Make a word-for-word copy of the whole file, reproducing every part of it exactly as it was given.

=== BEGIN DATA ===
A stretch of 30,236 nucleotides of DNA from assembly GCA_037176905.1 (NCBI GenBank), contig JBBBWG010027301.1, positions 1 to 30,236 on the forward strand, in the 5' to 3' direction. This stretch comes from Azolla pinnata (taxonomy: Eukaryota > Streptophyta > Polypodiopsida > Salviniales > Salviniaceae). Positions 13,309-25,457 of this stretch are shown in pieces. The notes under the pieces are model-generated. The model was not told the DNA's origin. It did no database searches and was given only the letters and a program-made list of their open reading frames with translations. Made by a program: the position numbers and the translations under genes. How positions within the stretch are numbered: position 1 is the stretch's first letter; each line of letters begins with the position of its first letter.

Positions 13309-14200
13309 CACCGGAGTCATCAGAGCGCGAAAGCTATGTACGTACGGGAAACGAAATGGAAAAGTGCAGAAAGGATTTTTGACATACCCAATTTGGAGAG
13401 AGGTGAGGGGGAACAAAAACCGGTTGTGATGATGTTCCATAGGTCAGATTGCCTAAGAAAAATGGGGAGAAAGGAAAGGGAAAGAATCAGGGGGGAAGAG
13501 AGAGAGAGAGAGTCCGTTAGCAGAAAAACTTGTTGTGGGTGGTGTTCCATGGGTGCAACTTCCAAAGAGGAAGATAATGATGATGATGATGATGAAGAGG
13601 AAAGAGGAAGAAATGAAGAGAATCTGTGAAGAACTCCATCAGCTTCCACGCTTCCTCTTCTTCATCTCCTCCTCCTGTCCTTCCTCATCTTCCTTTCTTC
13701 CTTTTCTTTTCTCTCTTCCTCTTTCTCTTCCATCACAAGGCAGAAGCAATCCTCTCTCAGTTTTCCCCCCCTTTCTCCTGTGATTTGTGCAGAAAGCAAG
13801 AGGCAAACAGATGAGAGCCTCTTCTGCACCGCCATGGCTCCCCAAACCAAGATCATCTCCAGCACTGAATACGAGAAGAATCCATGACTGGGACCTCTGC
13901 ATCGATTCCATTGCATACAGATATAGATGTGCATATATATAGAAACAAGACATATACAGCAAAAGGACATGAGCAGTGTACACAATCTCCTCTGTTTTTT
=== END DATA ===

A stretch of 30,236 nucleotides of DNA from assembly GCA_037176905.1 (NCBI GenBank), contig JBBBWG010027301.1, positions 1 to 30,236 on the forward strand, in the 5' to 3' direction. This stretch comes from Azolla pinnata (taxonomy: Eukaryota > Streptophyta > Polypodiopsida > Salviniales > Salviniaceae). Positions 13,309-25,457 of this stretch are shown in pieces. The notes under the pieces are model-generated. The model was not told the DNA's origin. It did no database searches and was given only the letters and a program-made list of their open reading frames with translations. Made by a program: the position numbers and the translations under genes. How positions within the stretch are numbered: position 1 is the stretch's first letter; each line of letters begins with the position of its first letter.

Positions 13309-14200
13309 CACCGGAGTCATCAGAGCGCGAAAGCTATGTACGTACGGGAAACGAAATGGAAAAGTGCAGAAAGGATTTTTGACATACCCAATTTGGAGAG
13401 AGGTGAGGGGGAACAAAAACCGGTTGTGATGATGTTCCATAGGTCAGATTGCCTAAGAAAAATGGGGAGAAAGGAAAGGGAAAGAATCAGGGGGGAAGAG
13501 AGAGAGAGAGAGTCCGTTAGCAGAAAAACTTGTTGTGGGTGGTGTTCCATGGGTGCAACTTCCAAAGAGGAAGATAATGATGATGATGATGATGAAGAGG
13601 AAAGAGGAAGAAATGAAGAGAATCTGTGAAGAACTCCATCAGCTTCCACGCTTCCTCTTCTTCATCTCCTCCTCCTGTCCTTCCTCATCTTCCTTTCTTC
13701 CTTTTCTTTTCTCTCTTCCTCTTTCTCTTCCATCACAAGGCAGAAGCAATCCTCTCTCAGTTTTCCCCCCCTTTCTCCTGTGATTTGTGCAGAAAGCAAG
13801 AGGCAAACAGATGAGAGCCTCTTCTGCACCGCCATGGCTCCCCAAACCAAGATCATCTCCAGCACTGAATACGAGAAGAATCCATGACTGGGACCTCTGC
13901 ATCGATTCCATTGCATACAGATATAGATGTGCATATATATAGAAACAAGACATATACAGCAAAAGGACATGAGCAGTGTACACAATCTCCTCTGTTTTTT